In one of the most over-reported non-findings in recent memory, the story of the day suggests there may well be a link between cell phone use and brain tumors. It's a scary, hot-button topic that makes for great headlines.
But in reality, there's very little there there.
Here's the news, as written by Healthday: "A review of existing research on the topic, published online Oct. 13 in the Journal of Clinical Oncology, discerned no overall link."
Yet here is the headline that went with that story: "Study Suggests Link Between Cell Phones and Brain Tumors."
There has been much hullabaloo over this topic in past studies and statements. It flared up in the summer of 2008 when Ronald Herberman, director of the University of Pittsburgh Cancer Institute, warned his faculty and staff that cell phones might pose a cancer risk. What was lost on much of the public then was that Herberman also admitted there was no convincing evidence that cell phone radiation causes cancer.
In fact, as our Bad Medicine columnist Christopher Wanjek wrote then, "There's no convincing evidence that cell phone radiation causes cancer. Nor is there plausible biological or physical reasoning for why it would cause cancer." (Read Wanjek's thorough analysis of the hoaxes, marginal findings and scientific context related to all this. Even Einstein himself has a role.)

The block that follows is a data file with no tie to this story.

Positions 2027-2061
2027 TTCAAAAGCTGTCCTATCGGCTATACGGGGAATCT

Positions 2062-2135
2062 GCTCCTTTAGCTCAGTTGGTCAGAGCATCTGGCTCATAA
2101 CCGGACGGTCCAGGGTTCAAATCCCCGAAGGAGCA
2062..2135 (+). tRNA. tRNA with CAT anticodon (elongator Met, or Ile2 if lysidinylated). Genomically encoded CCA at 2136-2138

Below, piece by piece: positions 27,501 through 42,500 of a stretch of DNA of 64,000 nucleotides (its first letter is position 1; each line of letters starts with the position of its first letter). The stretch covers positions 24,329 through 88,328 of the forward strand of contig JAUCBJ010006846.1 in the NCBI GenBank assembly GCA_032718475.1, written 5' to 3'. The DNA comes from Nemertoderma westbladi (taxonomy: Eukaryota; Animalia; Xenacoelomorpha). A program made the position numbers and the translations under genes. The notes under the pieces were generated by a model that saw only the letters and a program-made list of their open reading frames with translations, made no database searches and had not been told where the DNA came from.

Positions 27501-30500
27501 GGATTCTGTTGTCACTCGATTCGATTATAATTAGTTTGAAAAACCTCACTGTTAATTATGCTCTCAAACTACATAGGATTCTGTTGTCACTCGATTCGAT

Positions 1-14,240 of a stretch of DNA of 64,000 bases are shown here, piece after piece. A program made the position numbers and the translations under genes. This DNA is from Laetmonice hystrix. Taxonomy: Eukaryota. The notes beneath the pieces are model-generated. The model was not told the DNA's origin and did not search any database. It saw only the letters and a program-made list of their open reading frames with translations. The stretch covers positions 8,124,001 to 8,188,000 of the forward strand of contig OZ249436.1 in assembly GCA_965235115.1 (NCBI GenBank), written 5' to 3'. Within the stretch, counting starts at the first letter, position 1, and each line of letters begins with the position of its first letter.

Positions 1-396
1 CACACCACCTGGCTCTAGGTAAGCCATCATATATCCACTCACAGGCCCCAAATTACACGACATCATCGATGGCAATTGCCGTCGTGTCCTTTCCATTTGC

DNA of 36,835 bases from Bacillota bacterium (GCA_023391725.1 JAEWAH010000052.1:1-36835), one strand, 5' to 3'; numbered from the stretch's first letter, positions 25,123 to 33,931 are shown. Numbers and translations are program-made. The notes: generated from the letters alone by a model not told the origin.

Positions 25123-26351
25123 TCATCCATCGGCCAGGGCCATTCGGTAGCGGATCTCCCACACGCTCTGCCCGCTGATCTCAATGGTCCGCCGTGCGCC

So what gives? Well, in the review of studies announced today, some of the "higher quality studies" did show an associated risk. "Clearly there is risk," said Joel Moskowitz, the review study's lead author. "I would not allow children to use a cell phone, or I at least would require them to use a separate headset."
As expected, the cell phone industry sees things differently.
As the L.A. Times puts it: "The answer to the question of whether cell phones increase the risk of brain, head and neck tumors is truly a matter of whom you ask."
So, as with many scientific pursuits, more research is needed. And if ever there is found conclusively to be a risk, one might assume (based on the difficulty in finding it) that the risk will be relatively low. If that's the case, what will we do with the information? By far the riskiest thing we do each day is drive cars, and that fact is well documented. Yet drive, we do. I can't imagine an end to talking.
In The Water Cooler, Imaginova's Editorial Director Robert Roy Britt looks at what people are talking about in the world of science and beyond. Find more in the archives and on Twitter.
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Robert is an independent health and science journalist and writer based in Phoenix, Arizona. He is a former editor-in-chief of Live Science with over 20 years of experience as a reporter and editor. He has worked on websites such as Space.com and Tom's Guide, and is a contributor on Medium, covering how we age and how to optimize the mind and body through time. He has a journalism degree from Humboldt State University in California.